~Prologue~


Imoro the Wood Nymph calmly wandered the forests of Oraklees, the sun beating down on his light bronze skin. This was his life. As a Wood Nymph, he served little to no purpose in the complex Oraklic civilization, and rather enjoyed the absence of organization. Yet, despite his love for adventure, sometimes he wished for someone to accompany him on his journeys through the Oraklic wilderness. Sadly, the Wood Nymphs were few and far between, and they were the only forest creatures of any intelligence. Though in the forests of Oraklees, intelligence was not an attribute of the feared.

The main predator of these evergreen wilds is the Lindworm, a fifteen foot long, wingless, venomous dragon. They have two small arms that crawl across the forest floor, dragging an enormous tail behind them, able to strike fast as a whip. Their head is three feet long, their teeth sharp enough to rear into any kind of skin and their eyes keen enough to dodge the fastest arrow. Lindworms were known to feed on all creatures, but that Wood Nymphs were a delicacy.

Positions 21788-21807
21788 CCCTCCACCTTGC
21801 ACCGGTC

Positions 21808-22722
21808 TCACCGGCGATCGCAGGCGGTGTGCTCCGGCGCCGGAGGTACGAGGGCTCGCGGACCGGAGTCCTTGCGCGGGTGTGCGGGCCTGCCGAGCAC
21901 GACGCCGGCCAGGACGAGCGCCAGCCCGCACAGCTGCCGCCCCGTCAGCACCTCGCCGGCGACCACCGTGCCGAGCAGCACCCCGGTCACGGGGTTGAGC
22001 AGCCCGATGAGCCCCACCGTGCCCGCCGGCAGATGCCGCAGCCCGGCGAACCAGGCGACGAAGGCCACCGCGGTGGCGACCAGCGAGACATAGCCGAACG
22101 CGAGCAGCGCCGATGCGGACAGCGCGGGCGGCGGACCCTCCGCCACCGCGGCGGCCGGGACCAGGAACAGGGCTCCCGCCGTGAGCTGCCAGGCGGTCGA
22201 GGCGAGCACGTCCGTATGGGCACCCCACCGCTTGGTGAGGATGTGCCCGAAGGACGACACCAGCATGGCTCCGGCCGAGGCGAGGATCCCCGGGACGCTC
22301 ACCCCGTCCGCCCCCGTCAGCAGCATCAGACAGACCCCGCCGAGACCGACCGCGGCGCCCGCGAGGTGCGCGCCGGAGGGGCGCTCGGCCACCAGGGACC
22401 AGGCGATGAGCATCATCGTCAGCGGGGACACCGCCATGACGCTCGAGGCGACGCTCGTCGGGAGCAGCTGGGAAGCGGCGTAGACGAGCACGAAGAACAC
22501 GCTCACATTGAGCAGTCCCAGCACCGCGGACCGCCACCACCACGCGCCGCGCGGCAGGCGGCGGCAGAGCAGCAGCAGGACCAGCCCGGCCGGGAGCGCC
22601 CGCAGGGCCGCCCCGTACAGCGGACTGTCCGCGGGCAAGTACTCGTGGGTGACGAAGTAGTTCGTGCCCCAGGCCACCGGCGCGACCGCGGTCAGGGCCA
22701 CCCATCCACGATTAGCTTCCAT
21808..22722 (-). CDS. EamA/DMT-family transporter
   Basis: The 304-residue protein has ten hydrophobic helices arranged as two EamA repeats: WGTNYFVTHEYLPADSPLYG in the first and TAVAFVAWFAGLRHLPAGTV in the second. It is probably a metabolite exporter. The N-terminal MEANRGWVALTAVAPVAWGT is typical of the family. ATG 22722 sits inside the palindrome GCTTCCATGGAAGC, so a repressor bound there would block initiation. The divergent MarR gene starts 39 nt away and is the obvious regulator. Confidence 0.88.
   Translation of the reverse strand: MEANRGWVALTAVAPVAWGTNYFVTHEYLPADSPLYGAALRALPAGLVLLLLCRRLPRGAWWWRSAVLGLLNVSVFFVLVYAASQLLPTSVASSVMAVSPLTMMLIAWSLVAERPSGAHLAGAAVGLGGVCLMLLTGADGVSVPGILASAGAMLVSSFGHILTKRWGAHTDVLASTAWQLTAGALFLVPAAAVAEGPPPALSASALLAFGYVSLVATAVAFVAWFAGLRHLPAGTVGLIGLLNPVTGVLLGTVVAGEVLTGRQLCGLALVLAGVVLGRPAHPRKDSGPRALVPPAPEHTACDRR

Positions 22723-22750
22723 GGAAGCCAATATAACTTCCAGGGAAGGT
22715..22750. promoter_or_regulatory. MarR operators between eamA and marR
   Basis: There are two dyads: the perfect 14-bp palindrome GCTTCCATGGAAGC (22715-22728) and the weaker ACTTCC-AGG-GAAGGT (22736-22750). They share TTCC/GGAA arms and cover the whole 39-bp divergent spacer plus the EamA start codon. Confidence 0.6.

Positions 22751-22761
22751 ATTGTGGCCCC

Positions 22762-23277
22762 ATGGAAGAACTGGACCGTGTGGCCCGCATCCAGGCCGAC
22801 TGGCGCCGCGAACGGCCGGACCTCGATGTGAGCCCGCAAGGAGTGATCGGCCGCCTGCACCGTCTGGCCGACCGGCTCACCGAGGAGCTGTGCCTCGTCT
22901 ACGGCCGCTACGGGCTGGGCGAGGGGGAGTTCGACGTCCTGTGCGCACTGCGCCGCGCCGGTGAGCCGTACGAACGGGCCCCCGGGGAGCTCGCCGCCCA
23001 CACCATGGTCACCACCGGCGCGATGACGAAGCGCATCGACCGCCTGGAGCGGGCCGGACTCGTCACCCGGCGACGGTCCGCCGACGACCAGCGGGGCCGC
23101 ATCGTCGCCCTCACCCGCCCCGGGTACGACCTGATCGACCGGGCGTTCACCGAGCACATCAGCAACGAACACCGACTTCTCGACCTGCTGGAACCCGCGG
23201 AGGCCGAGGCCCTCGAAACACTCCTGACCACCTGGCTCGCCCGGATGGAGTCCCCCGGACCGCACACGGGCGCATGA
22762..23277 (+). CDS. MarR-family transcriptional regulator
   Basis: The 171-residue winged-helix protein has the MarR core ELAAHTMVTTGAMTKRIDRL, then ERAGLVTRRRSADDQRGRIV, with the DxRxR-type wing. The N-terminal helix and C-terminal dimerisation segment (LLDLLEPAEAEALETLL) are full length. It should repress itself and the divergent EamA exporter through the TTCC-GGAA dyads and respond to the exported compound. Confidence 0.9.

Behind a tall tree was a large female Lindworm, her tail wrapped around three of her surviving children. Her eyes were loosely shut as she tried to catch a small bit of rest. Her children had been keeping her awake for weeks, and it was wearing out her body and instincts quickly. The poor mother was deprived of most of her energy, and hoped very much for a little boost to help her raise her children…

A spike of adrenaline coursed through the mother Lindworm’s blood as she catches the scent of a traveling Wood Nymph. Her children needed food, and so did she. It was the perfect source of food for her entire family, something that she greatly needed. She kept her head low, her eyes open in small slits, peering through a large shrub into a small, grassy clearing. Pieces of armor and old, decaying bodies sat outside a large cave at the other side of the clearing, but that was not where the scent came from.